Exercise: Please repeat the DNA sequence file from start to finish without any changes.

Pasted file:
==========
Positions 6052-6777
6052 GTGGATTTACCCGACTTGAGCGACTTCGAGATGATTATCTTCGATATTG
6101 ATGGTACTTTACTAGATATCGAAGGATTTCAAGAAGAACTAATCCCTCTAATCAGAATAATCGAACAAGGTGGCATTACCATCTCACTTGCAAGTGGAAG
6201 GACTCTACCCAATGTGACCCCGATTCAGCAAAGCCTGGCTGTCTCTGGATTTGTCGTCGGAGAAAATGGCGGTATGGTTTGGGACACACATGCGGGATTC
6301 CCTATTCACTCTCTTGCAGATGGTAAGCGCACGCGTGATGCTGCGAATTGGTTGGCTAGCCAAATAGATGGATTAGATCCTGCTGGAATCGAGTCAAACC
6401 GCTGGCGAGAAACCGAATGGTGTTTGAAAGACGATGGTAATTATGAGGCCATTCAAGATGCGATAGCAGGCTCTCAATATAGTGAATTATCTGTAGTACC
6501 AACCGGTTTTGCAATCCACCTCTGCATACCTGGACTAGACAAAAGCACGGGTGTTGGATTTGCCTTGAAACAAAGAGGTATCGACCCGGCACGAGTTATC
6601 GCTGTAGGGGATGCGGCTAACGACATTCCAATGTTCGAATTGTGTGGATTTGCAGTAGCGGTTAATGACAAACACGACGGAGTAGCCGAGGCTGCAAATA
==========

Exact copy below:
Positions 6052-6777
6052 GTGGATTTACCCGACTTGAGCGACTTCGAGATGATTATCTTCGATATTG
6101 ATGGTACTTTACTAGATATCGAAGGATTTCAAGAAGAACTAATCCCTCTAATCAGAATAATCGAACAAGGTGGCATTACCATCTCACTTGCAAGTGGAAG
6201 GACTCTACCCAATGTGACCCCGATTCAGCAAAGCCTGGCTGTCTCTGGATTTGTCGTCGGAGAAAATGGCGGTATGGTTTGGGACACACATGCGGGATTC
6301 CCTATTCACTCTCTTGCAGATGGTAAGCGCACGCGTGATGCTGCGAATTGGTTGGCTAGCCAAATAGATGGATTAGATCCTGCTGGAATCGAGTCAAACC
6401 GCTGGCGAGAAACCGAATGGTGTTTGAAAGACGATGGTAATTATGAGGCCATTCAAGATGCGATAGCAGGCTCTCAATATAGTGAATTATCTGTAGTACC
6501 AACCGGTTTTGCAATCCACCTCTGCATACCTGGACTAGACAAAAGCACGGGTGTTGGATTTGCCTTGAAACAAAGAGGTATCGACCCGGCACGAGTTATC
6601 GCTGTAGGGGATGCGGCTAACGACATTCCAATGTTCGAATTGTGTGGATTTGCAGTAGCGGTTAATGACAAACACGACGGAGTAGCCGAGGCTGCAAATA